Perhaps, it is my own comparatively unhappy childhood that has me seeking for answers from parents like Elyse and Dax. And perhaps it is the same reason why I find so much elemental joy in engaging with children like Charley and Paige in the sushi-making process. It’s child’s play, redux.

I have no idea.

What I do know is this: a family like this one is happy in its own way and for seekers like me it might just be best to let it remain inscrutable. But for Charley and her family, it appears every birthday will always be a very happy one.

Greenwood College and our Shared Mission


Anyone who has ever attended any one of our sushi courses knows that the first five minutes of the powerpoint presentation is allotted to the issues of food literacy, childhood poverty, and food injustice in the Greater Toronto Area. (It is a grave problem, which I have addressed in many public speaking engagements over the years, including at TEDx and SIPO and Passages Canada, to libraries and universities across this province and Mexico.) These issues are also highlighted at every corporate sushi workshop, and companies with greater moral purpose have openly embraced this. As an organization, we have been on this mission for almost eight years and over 17,000 participants later. Let’s roll sushi and also briefly talk about bigger issues of food insecurity- who gets to eat (and eat nutritionally) and who doesn’t, and why. We do this in both stable and affluent communities and those that are vulnerable to the whims of the slightest economic and social forces.

Those who know me well, know how important this issue of food insecurity and childhood hunger is to me. It is the WHY of what I do, as it speaks profoundly from my personal life journey, one that is documented in my upcoming book “Woody Allen Ate My Kimchi” (Exile Editions, 2018). Similar journeys have been taken- are being taken today- by millions all over the world. I am overwhelmed by a great feeling of allegiance.

Therefore, it fills my heart when we receive letters and emails of thanks from the students. It bolsters our organization’s sense of purpose. And occasionally, inspired students will write a piece about their experience. On February 16, 2017, I was invited to do a sushi workshop for a class of high school students at Greenwood College, a progressive and ambitious preparatory school in one of Toronto’s most affluent neighbourhoods. None of these students in the class recalled ever knowing a day of real hunger in their lives; and with the almost certain trajectory to success, they likely never will. But this did not stop them from wanting to understand, empathize. Over the years, we have learned that our workshops are much more effective when we are not preaching to the choir (i.e. children suffering from hunger and food insecurity). It works wonders when “non-congregants”, with the moral courage to venture with genuine curiosity over to the “other side of the tracks”, wish to do something about it, in part because they have the resources to do so.  Conor Alexander is one such young man. He wrote this kind blog about his experience of the workshop and the school gave us permission to share it. You can read his essay here. I want to personally thank Conor for the wonderful write-up (keep inspiring, young man!), and to Greenwood College and its tight community of parents, administrators, and teachers for inculcating and engendering this most pressing of human values in their children/students: that a successful education is not merely measured by  how well-fed the bank account is; it is also about nourishing the soul. There are other such schools who in recent years have asked us to come “talk-and-roll” with their students (too many to mention here) and they deserve kudos as well.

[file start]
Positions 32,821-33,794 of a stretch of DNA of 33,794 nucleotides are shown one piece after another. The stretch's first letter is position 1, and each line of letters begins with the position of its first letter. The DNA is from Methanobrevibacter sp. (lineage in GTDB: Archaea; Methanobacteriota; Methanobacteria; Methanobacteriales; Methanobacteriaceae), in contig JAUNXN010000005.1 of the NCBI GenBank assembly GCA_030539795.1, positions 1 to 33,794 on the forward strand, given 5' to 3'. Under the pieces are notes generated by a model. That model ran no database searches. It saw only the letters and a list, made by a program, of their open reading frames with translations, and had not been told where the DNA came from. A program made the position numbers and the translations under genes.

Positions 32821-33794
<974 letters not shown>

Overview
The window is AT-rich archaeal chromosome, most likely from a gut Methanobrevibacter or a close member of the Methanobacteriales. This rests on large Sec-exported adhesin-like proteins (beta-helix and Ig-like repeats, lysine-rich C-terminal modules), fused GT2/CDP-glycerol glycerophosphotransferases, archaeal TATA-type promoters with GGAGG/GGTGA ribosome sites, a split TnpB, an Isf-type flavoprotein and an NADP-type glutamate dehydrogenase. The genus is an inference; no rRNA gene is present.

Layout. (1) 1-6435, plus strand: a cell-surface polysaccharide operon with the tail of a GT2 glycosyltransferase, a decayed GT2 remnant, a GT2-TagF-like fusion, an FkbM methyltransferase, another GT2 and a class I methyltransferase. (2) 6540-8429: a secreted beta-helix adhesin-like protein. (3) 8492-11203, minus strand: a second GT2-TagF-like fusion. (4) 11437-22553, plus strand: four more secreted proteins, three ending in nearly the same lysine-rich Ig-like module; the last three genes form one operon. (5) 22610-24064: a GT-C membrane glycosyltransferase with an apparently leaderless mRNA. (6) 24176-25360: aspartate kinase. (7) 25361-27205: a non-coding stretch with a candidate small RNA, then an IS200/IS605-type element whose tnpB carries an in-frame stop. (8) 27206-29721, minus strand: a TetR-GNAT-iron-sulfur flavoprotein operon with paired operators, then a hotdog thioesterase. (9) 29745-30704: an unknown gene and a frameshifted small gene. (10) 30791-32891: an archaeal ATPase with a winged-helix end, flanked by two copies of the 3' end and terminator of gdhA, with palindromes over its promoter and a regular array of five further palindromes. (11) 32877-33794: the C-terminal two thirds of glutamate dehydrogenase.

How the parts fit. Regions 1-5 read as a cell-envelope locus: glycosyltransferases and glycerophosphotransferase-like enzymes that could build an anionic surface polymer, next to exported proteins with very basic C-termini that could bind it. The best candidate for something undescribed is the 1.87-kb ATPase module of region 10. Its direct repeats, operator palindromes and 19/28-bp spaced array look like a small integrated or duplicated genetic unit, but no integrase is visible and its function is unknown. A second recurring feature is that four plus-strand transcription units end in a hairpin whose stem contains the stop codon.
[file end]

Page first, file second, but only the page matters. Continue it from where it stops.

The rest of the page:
Finally, with immense gratitude I would like to personally thank all of you (individuals and companies alike) who have paid to attend one of our workshops over the years. Part of the proceeds (5%) goes toward subsidizing our sushi workshops with children in schools, libraries, community centres, church basements etc. across this province. Through your contribution, and our workshops, you have brought a smile to a child’s day and one less nutritious meal to worry about.

Thank you!

When Chef Sang Kim makes savoury Asian pancakes with the hosts of CTV’s ‘The Social’

Happy Pancake Day!

Watch the funny segment by clicking on the image.


And a simple, vegetarian kimchi pancake to share with your friends and family:


(You can get these ingredients at any Asian supermarket ie. P.A.T, Galleria, TNT, Hmart etc.)



  • 1 cup Korean pancake mix

  • 1 cup naturally-carbonated water

  • 1 cup kimchi (look for one with no fish sauce), thinly chopped

  • 1 egg yolk

  • 1 tablespoon mild gochujang (Korean chile paste)

  • 1 teaspoon coarse gochugaru (Korean chile flakes)

  • 1 scallion, sliced one inch segments, then cut lengthwise in half

  • Vegetable oil


  • 3 tablespoons of Korean soy sauce for soup

  • 1 tablespoon rice vinegar

  • 1 tablespoon sesame oil

  • Sprinkle coarse gochugaru on top


  • Combine all ingredients in a bowl, except for oil and dipping sauce ingredients

  • Refrigerate the bowl for 15 minutes

  • Add oil to skillet and set the burner to medium-high heat

  • When the oil begins to give off a nice sheen, ladle ½ cup of batter (enough for one pancake)

  • Bring the heat down to medium-low and fry for 4-5 minutes until golden-brown on the edges

  • Flip the pancake over and fry for another 3-4 minutes (longer if you like it crispy)

  • Repeat with remaining batter ie. slick with oil, heat up, batter, heat down etc.

  • Place finished pancake on a plate lined with a paper towel (to remove the excess oil) and cut into any shape you like.

  • Serve with dipping sauce